FDA concerned about acid in supplements

March 22, 2003
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The U.S. Food and Drug Administration (FDA) has sent a letter to natural food manufacturers saying new research has deepened the agency's concerns about dietary supplements that may contain aristolochic acid. The letter urged manufacturers and distributors to review their manufacturing procedures to ensure that botanical products are free of aristolochic acid. The agency says the use of products containing aristolochic acid has resulted in several life-threatening adverse incidents. Aristolochic acids are potent carcinogens and nephrotoxins that are primarily present in plants of the family Aristolochiaceae. In recent years, there have been several reported instances of severe nephropathy as a result of the consumption of products containing aristolochic acid. The incidents range from a few cases to and incident in Belgium in which more than 100 cases of nephropathy linked to the use of an herbal product containing aristolochic acids. In each incident the source of the aristolochic acids was determined to be from an ingredient in the herbal product which is a member of this plant family. The plant material used in the suspect products was either misidentified or the name of the plant ingredient was confused with that of another plant. In the letter, the FDA said recent research further defines the health risks associated with oral exposure to aristolochic acids. This information comes from new reports from other countries of adverse health consequences in consumers who used products that contained aristolochic acids, as well as recent reports of adverse effects in consumers in the United States.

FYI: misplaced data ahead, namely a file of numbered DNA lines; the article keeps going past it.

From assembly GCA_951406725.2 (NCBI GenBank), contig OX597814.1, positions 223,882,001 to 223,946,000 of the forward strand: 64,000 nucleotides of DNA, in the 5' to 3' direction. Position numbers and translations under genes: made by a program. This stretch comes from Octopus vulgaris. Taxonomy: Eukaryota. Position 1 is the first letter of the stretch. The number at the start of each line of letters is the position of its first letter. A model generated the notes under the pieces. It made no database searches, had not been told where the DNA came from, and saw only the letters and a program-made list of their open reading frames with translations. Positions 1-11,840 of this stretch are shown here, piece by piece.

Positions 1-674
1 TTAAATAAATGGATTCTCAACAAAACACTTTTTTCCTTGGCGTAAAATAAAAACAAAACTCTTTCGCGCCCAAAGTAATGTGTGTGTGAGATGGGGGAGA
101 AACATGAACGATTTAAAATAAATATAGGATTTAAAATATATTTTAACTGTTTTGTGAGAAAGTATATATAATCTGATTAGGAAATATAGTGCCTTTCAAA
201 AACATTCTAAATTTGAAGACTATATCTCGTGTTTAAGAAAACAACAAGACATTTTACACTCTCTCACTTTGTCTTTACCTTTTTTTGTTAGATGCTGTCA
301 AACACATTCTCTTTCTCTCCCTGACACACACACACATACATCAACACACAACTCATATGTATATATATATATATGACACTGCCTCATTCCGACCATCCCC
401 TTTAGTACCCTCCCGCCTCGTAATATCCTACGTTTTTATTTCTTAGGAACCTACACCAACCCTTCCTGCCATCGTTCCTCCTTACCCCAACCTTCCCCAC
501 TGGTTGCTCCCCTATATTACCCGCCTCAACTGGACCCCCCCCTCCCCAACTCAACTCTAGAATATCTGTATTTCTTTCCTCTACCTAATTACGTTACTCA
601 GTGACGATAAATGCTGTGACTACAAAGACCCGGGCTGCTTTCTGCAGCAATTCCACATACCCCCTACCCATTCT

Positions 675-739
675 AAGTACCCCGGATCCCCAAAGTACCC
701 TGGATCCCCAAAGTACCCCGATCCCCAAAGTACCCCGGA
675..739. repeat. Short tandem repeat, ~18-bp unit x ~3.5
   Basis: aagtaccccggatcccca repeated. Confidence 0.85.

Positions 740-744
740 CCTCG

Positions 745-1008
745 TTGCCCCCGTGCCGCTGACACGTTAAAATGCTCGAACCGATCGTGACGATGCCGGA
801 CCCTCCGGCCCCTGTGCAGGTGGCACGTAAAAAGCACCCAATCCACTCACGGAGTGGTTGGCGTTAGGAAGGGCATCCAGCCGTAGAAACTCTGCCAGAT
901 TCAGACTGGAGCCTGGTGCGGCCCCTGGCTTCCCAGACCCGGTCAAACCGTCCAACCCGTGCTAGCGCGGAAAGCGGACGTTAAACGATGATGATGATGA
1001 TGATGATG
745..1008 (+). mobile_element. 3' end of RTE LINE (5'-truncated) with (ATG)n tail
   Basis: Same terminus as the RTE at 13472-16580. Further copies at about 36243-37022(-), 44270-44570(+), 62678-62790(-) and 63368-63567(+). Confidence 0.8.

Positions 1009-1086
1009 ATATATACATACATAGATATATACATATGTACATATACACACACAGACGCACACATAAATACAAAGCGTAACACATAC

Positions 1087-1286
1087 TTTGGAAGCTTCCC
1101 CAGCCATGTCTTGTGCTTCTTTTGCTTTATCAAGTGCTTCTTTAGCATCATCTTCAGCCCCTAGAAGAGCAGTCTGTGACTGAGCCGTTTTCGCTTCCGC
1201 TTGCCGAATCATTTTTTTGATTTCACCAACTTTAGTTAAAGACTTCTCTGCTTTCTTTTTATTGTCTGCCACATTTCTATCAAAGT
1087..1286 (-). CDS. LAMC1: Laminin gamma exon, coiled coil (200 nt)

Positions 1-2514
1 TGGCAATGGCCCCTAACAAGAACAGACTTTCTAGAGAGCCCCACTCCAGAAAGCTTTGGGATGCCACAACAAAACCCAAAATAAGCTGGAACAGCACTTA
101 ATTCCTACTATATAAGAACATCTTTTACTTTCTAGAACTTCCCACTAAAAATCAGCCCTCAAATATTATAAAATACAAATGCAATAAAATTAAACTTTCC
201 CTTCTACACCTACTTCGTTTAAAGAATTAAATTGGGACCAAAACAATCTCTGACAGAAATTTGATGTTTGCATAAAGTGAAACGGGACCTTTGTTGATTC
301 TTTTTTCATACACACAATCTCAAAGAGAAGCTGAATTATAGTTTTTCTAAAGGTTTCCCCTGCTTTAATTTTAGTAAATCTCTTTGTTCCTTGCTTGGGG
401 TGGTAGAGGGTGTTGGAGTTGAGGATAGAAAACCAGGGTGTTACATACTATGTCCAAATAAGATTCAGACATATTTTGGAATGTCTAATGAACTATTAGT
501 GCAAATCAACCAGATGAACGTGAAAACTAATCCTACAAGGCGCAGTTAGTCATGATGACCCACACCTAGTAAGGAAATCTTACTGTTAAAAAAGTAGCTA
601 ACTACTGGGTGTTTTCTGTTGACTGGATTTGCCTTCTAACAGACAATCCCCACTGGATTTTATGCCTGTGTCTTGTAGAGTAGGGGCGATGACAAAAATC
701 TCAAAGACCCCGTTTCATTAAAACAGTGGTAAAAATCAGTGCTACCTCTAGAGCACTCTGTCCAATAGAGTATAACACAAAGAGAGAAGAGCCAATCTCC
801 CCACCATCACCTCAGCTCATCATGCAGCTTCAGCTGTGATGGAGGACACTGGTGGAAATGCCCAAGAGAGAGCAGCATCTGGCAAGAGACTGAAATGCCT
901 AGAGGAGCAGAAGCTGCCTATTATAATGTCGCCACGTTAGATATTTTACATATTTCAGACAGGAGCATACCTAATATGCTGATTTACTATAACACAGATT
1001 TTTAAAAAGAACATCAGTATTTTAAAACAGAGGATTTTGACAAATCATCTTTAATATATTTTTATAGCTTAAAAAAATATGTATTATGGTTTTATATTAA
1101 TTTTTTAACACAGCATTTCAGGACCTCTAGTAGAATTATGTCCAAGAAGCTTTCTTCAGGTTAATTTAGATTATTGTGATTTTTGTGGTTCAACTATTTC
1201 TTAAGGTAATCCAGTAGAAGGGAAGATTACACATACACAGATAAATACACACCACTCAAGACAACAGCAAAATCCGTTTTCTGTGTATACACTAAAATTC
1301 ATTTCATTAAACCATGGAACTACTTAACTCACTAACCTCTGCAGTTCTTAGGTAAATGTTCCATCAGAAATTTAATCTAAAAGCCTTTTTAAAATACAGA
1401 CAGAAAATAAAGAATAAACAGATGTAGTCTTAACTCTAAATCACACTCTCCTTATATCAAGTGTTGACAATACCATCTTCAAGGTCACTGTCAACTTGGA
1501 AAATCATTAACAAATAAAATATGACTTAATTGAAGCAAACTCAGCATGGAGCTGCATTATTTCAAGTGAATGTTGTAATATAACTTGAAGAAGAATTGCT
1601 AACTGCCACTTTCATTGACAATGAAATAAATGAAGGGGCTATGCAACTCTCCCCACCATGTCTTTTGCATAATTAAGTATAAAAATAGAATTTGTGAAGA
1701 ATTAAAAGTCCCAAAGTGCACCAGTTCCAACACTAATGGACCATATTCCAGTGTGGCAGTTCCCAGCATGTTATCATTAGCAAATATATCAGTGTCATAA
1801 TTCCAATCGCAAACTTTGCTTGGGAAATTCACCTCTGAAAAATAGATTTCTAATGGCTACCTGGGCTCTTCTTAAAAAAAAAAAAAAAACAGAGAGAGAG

NAM warns of "Patients Bill of Rights" legislation

The National Association of Manufacturers is warning members to get ready for some type of "Patients Bill of Rights" legislation. The association said it expects both the House and Senate to take up the issue before the August recess. NAM has told its contacts in Congress and the Bush Administration that a law containing employer liability would be a big mistake, and that "manufacturers' opposition has not softened." Sen. John Breaux (D-LA) is pushing a "patients" bill that shields employers from direct liability, but is not optimistic his version will prevail.

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